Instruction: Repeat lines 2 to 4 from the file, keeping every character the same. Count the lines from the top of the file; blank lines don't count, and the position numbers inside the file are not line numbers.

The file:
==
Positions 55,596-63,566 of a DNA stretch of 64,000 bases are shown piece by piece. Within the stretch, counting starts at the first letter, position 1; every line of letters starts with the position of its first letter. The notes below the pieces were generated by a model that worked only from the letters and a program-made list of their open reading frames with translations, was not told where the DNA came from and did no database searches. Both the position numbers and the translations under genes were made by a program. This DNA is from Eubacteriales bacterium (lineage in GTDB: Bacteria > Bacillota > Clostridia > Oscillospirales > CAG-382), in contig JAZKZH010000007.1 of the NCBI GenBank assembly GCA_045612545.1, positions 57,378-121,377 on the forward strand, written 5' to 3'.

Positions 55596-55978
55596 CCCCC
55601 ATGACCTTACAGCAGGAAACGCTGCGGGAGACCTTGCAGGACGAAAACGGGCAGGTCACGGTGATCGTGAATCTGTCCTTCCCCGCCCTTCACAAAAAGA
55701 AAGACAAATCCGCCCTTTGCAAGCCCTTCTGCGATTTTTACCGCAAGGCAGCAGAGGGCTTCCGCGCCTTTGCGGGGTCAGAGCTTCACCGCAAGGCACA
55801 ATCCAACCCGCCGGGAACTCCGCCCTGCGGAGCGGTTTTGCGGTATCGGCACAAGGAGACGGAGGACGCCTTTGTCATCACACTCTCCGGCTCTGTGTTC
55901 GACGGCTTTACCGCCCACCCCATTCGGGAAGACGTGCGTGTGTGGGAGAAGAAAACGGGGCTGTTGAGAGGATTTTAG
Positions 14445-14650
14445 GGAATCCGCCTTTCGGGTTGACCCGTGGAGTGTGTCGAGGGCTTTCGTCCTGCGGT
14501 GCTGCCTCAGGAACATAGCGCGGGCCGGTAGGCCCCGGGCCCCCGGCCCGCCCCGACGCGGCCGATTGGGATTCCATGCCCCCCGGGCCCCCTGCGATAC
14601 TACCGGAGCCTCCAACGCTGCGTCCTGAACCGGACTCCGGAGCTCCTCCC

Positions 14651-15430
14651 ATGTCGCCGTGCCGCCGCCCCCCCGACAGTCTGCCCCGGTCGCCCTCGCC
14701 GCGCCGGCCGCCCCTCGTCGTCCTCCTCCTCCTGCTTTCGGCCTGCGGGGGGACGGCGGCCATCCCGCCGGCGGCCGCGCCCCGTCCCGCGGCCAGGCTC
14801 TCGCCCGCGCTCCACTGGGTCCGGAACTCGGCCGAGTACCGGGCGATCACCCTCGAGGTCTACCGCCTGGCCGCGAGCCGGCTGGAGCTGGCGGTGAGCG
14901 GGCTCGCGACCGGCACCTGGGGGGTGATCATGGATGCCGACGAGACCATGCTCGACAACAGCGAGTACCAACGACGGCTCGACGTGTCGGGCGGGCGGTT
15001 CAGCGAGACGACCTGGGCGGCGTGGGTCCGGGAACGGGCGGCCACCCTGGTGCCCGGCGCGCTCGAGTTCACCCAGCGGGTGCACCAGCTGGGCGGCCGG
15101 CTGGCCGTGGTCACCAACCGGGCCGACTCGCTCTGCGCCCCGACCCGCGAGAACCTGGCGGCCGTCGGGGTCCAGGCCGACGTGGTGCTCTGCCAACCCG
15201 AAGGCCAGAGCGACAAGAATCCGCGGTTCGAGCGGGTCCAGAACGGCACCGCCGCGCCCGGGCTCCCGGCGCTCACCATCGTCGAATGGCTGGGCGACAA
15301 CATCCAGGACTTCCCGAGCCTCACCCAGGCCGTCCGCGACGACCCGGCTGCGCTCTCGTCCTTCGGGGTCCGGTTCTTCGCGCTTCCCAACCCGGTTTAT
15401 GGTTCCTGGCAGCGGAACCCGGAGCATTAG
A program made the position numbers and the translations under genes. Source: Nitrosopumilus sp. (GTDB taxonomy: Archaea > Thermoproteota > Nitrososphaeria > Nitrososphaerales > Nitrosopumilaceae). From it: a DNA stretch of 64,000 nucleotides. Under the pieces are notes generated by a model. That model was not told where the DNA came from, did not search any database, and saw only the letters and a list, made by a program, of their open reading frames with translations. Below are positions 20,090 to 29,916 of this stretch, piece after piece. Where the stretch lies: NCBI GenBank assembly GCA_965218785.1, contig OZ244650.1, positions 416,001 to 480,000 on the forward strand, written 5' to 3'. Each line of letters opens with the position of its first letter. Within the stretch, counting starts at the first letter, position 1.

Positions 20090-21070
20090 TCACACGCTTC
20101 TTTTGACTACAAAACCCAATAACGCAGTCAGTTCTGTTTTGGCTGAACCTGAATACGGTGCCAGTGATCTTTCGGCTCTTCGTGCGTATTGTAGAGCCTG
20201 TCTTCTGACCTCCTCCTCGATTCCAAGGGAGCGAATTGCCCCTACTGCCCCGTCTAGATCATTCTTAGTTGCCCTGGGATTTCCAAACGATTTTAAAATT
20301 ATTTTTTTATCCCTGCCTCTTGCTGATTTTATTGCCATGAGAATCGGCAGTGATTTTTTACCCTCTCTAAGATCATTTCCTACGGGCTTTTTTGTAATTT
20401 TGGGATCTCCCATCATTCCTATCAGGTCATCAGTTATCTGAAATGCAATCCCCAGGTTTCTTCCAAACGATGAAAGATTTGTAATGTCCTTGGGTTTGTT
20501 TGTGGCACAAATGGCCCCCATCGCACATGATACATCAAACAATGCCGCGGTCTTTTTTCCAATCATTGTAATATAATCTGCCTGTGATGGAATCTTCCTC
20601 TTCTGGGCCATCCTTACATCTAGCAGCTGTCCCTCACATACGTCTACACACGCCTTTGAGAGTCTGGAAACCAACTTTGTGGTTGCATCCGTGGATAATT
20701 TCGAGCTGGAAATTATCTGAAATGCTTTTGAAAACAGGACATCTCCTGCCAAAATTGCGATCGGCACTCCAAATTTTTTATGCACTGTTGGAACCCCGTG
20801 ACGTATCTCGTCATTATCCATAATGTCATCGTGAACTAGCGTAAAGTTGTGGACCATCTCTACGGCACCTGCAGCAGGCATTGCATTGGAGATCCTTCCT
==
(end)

Positions 55596-55978
55596 CCCCC
55601 ATGACCTTACAGCAGGAAACGCTGCGGGAGACCTTGCAGGACGAAAACGGGCAGGTCACGGTGATCGTGAATCTGTCCTTCCCCGCCCTTCACAAAAAGA